Nutritional Epide
miology of Breast Cancer. (In Spanish)

Alvaro L. Ronco, MD and colls: Eduardo De Stéfani, MD, Hugo Deneo-Pellegrini, MD, María S. Mendilaharsu, Dr.Soc.Sci. Ediciones De la Plaza, Montevideo, Uruguay, 2008. Limited edition.
Awarded in 2007 with the EL PAIS Prize by the National Academy of Medicine of Uruguay.


Breast cancer (BC) -the most frequent malignant tumor for the female gender in the whole world- is also the first cancer among Uruguayan women due to its incidence as well as to its mortality and their respective rates locate this country among the top countries all over the world. This cancer can be considered as a paradygm of a multifactorial and polygenic disease in which environmental –mostly lifestyle- factors are responsible of a major proportion of its occurrence. Among the environmental factors that probably are more important because of their influence in BC genesis and development, diet prevails notably, for which a responsibility between 30 and 35% has been recognized.

The book summarizes an update on diet, anthropometry and BC. First, international literature is quoted exploring the possible role of calories, carbohydrates, fats, proteins, alcohol, vitamins, bioactive compounds, vegetables and fruits, meats, dairy products and different beverages. Next, the book presents the most outstanding findings that came out from the whole series of epidemiological studies in which the authors have been working since 1994, referred to nutritional factors and BC. Most of such studies, mainly case-control type ones, were carried out from a database whose cases and controls proceeded from the major public hospitals in Montevideo, the capital city. Patients were interviewed with a questionnaire that was specifically designed for the aims of the research, which involved a large number of dietary items and also beverage and supplements.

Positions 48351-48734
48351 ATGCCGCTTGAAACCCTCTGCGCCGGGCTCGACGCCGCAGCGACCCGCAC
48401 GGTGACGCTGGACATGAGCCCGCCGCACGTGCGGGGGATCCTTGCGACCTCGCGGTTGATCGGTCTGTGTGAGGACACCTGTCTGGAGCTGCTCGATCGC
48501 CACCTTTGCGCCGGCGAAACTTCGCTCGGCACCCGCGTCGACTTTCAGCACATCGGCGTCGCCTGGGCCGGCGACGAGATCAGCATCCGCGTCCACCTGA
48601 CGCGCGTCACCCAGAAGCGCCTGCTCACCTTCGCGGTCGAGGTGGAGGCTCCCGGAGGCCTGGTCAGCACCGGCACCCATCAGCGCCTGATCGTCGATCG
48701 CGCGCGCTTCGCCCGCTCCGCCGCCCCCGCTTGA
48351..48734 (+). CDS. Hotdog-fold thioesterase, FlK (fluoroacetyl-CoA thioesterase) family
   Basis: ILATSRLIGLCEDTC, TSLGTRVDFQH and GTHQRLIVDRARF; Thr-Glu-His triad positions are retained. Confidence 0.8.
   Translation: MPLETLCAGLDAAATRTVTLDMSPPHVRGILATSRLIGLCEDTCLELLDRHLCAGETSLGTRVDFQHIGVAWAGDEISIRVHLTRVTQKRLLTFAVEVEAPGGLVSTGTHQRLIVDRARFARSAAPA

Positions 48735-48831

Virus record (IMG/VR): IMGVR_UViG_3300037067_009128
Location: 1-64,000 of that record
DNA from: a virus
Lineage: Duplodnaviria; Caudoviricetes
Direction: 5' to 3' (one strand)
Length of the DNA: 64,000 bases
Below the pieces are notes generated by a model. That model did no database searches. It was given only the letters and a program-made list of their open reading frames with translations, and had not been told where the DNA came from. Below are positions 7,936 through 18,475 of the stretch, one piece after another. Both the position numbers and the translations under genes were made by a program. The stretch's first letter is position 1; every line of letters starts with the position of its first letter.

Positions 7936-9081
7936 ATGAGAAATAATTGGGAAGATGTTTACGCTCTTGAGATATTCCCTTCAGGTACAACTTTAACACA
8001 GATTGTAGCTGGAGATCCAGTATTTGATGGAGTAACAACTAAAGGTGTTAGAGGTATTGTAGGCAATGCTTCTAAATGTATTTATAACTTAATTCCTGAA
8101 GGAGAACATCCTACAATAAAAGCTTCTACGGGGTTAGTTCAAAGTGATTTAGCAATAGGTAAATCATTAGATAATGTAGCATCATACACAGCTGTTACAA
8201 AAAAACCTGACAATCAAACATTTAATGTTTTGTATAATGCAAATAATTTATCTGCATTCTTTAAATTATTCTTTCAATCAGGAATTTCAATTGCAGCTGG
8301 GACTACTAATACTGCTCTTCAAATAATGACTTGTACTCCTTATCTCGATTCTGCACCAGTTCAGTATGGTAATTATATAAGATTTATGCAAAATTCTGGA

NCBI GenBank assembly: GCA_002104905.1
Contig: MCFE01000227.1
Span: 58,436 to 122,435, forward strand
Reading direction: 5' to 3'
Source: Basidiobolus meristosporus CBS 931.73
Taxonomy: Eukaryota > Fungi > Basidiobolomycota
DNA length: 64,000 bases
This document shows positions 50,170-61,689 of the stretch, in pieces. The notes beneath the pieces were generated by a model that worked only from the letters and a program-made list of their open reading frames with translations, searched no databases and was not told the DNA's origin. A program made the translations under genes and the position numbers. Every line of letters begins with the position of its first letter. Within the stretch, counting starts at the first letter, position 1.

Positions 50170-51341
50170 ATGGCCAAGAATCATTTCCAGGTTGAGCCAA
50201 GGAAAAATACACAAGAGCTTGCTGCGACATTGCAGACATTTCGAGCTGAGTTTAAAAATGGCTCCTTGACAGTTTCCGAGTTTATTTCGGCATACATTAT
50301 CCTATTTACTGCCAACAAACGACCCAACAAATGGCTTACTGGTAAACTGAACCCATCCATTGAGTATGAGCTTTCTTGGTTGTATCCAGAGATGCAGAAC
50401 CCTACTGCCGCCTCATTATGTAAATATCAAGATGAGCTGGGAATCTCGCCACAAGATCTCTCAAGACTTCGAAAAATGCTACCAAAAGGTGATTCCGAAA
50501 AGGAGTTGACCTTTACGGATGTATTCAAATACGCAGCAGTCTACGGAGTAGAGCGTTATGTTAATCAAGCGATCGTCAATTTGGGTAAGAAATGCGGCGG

Research has shown that certain consumptions were associated with an increase of BC risk: meats, their cooking methods, fatty foods, fats, heterocyclic amines. Inversely, the association in a protective way was shown by: vegetables and fruits, fiber, nutrients like carotenoids and phytoestrogens. Some of these findings were joined together to the existing literature and others have contributed as original results. The results of studies on the possible role of dairy products, white meat, Ω-6/Ω-3 fatty acids and fruits, performed at the Uruguayan prepaid healthcare system, are described. The associations between insulin resistance and BC risk are exposed in detail. Besides, some original findings derived from the anthropometric analysis of Uruguayan women are presented. Somatotype and body composition –this latter through the fat/muscle ratio- have shed some light on anthropometric features of Uruguayan female population and their risk of BC. Uruguayan research has shown that nutritional factors can have a very good discriminant capability between BC cases and women without cancer.

Finally, the background of a proposal for changing some dietary habits in the Uruguayan woman is mentioned due to the results of the performed research. It is stated how, when and how much the dietary profile should change. Assuming the importance of nutrition as something of local or regional value –diet is based on patterns and not on isolated foods-, the authors give a basis for primary prevention of BC, something that is recognized as a real challenge. A high value is given to the notion that the proposed changes not only do not mean health risks but, moreover, they appear as a prevention beyond the limits of BC and they also would protect from other pathologies.

Nowadays, health is an award to moderation and balance.





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